Funatsuru, Kyoto style French restaurant

This slideshow requires JavaScript.

Funatsuru is a Kyoto style French restaurant set along the Kamo River with views of the Higashiyama mountains with close to 150 years of history. The building itself was built almost 100 years ago. You can read about the history of this restaurant here.

I made a reservation for a window seat. At the time of making the reservation, the staff could not guarantee a window seat for me but will try their best. We were fortunate on the day of our arrival that we were given a window seat. The view was beautiful – The river, mountain, and sky. The staff who greeted us was graceful and pleasant. She could speak decent English.

There are two different lunch courses. One is for ¥ 3,000 which includes a hors d’oeuvre, soup, main dish, dessert, bread, coffee or black tea. The other is for ¥ 4,500 which includes a hors d’oeuvre, soup, a fish dish, a meat dish, dessert, bread, coffee or black tea. We decided on the ¥ 4,500 lunch course.

I did not take a picture of the menu so I don’t know the names of the dishes or what exact ingredients were used in the dish.

This slideshow requires JavaScript.

The course started with a turkey mushroom pate followed by a soup. The soup was very interesting. It tasted like a saltish very mild cafe latte with cocoa nibs. The waitress did describe that it was some kind of coffee soup.
Next, we had the flounder wrapped in pie pastry. I love this dish! The flavors in this dish were mindblowing. The fish was cooked to perfection. The buttery flaky crust accentuated the natural flavor of the fish. The tomato-based sauce further boosts the already delicious flavor of the pie. Even till now I can remember the flavor. A very memorable dish!
We had the duck with apple and root vegetable sauce next and lastly a white chocolate cream cheesecake.
I really enjoyed the food. Each one was delectable and beautifully presented. I would recommend this restaurant for the food. However, it was really loud in the restaurant, probably the loudest restaurant I have been to in Japan. Most of the customers were rich middle-aged women and they were talking pretty loud. I did not enjoy that. Lucky for us, we got there around 1 PM and the noise began to subside half an hour later as some were finished with lunch and left. The last order for lunch at the restaurant is 2PM.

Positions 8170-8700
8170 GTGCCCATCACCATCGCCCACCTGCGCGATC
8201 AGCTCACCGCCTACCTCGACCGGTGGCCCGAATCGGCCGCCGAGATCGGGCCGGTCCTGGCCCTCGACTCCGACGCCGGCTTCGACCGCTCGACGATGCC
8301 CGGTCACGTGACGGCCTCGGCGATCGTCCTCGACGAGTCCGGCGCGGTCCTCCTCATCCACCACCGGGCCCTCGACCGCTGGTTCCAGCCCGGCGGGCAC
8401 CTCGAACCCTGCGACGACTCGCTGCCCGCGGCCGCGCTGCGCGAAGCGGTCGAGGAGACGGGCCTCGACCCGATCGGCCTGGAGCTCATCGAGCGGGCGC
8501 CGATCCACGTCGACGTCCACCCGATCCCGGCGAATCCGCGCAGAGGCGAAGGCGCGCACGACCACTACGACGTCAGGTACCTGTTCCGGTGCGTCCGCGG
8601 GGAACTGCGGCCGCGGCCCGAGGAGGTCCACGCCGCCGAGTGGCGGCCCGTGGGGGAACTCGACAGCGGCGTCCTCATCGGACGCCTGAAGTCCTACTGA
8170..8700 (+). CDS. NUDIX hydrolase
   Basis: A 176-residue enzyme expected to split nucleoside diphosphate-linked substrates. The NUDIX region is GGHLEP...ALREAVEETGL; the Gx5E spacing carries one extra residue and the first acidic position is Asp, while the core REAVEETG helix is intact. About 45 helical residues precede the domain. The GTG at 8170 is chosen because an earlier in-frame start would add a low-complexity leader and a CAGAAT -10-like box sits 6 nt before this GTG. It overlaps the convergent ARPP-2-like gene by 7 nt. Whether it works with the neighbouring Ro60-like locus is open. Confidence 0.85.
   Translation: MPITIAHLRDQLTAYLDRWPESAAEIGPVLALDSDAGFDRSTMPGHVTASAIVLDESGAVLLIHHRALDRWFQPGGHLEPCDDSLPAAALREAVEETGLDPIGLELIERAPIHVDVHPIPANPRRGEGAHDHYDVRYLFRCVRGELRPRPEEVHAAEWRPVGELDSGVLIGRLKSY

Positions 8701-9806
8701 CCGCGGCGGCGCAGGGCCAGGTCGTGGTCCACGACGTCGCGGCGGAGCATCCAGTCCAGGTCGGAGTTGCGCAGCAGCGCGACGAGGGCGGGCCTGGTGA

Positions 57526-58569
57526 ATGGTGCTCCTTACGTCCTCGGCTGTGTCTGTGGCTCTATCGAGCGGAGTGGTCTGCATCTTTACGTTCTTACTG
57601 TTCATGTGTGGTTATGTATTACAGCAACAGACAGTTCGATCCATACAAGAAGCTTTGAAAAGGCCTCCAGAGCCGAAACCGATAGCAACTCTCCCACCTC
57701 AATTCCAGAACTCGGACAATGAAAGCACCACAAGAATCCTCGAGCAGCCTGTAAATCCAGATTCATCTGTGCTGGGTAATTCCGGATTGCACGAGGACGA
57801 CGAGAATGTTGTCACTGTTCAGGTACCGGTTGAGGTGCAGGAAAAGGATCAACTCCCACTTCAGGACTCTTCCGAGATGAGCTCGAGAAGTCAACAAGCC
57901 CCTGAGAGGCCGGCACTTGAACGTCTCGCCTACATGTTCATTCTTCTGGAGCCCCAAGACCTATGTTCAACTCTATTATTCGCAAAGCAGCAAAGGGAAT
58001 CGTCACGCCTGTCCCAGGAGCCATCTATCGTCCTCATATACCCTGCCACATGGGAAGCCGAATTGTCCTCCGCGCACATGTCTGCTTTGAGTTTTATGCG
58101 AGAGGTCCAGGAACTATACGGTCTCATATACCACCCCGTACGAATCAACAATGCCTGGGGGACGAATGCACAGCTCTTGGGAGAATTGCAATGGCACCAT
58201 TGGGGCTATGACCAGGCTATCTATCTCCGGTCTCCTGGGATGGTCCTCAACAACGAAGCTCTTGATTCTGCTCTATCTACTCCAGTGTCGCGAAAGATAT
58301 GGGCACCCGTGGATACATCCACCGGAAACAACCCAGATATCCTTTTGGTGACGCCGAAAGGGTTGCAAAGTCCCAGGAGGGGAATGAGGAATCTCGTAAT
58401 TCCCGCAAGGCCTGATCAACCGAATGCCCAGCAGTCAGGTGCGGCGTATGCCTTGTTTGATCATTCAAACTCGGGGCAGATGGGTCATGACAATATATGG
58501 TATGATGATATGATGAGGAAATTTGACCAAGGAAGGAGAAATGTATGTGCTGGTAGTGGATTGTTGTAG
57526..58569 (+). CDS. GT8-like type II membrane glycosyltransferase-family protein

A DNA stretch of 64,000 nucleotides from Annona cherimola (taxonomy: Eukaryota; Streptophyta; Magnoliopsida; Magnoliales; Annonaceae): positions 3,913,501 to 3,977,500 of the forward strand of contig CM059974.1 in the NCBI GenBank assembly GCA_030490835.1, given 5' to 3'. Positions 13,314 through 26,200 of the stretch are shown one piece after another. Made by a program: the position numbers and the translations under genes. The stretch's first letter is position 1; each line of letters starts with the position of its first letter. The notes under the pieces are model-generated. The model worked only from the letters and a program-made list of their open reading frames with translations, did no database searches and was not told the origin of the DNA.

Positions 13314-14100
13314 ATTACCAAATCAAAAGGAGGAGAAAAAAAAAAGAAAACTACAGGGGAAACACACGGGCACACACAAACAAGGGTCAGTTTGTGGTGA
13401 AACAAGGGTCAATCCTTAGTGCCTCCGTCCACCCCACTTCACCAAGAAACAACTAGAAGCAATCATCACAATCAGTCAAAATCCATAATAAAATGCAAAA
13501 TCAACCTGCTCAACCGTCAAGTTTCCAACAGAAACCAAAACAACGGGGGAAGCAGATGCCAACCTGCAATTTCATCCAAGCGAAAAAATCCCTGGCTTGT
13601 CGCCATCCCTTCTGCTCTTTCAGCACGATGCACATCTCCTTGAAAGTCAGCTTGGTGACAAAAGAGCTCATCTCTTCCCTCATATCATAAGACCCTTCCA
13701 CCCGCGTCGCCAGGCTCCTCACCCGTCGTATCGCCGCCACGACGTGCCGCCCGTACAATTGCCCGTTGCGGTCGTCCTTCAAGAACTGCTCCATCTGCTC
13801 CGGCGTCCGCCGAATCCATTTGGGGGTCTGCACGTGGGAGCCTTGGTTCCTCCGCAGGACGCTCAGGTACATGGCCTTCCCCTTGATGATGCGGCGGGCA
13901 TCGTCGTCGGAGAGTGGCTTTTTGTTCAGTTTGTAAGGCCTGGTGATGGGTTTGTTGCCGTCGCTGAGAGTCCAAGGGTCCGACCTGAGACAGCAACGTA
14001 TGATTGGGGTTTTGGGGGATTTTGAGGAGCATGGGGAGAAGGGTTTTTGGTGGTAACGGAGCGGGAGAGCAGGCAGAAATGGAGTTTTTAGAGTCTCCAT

Opening hours: 12 PM to 22:00 PM (closed on Tuesdays)

Telephone: +81 75-351-8541

Address: 180 Minoyacho, Kiyamachidouri Matsubara-Agaru, Shimogyo-ku, Kyoto




Gion Karyo, Kyoto

Set in an old Kyoto house, Gion Karyo is a kaiseki restaurant located in the heart of Gion.  It is a great kaiseki place for people who are not as familiar with Japanese cuisine or are not as adventurous (like myself). The food served at Gion Karyo is nothing too alien or unique to the taste buds. If you have any food restrictions or allergies, you can let them know in advance and they will prepare your food accordingly.  The staff speaks sufficient English and there are English menus available.

The interior decorations were simple, not much ambiance.


I made reservations in advance. When you are presented to your seat, there will be a menu ready on the table. The price for the lunch course is ¥ 5000.


This slideshow requires JavaScript.

The dishes were beautifully presented. However, for me, it was lacking in taste. Most of the dishes tasted similar and was a little bland. There was no wow factor me.

The highlight for me was the dessert and coffee. For dessert, I had some kind of matcha arrowroot dessert accompanied with ice cream and caramel cake. My brother had the Crème brûlée. The matcha arrowroot dessert tasted like matcha jelly with evaporated milk and soybean flour – very fragrant.

Overall, the food was basic and average especially for the price. But it is definitely a foreigner-friendly restaurant.


Gion Karyo


Opening hours: Monday to Sunday 11:30 Am to 8 PM

Telephone: +81 75-532-0025

Address: 605-0074 Kyōto-fu, Kyōto-shi, Higashiyama-ku, Gionmachi Minamigawa, 東山区祇園町南側570-235


Gontaro, Kyoto

Gontaro is a famous udon noodle restaurant in Kyoto. There are three branches in Kyoto. I went to the main branch which is located downtown on Fuyacho Dori, between Nishiki market and Shijo Dori.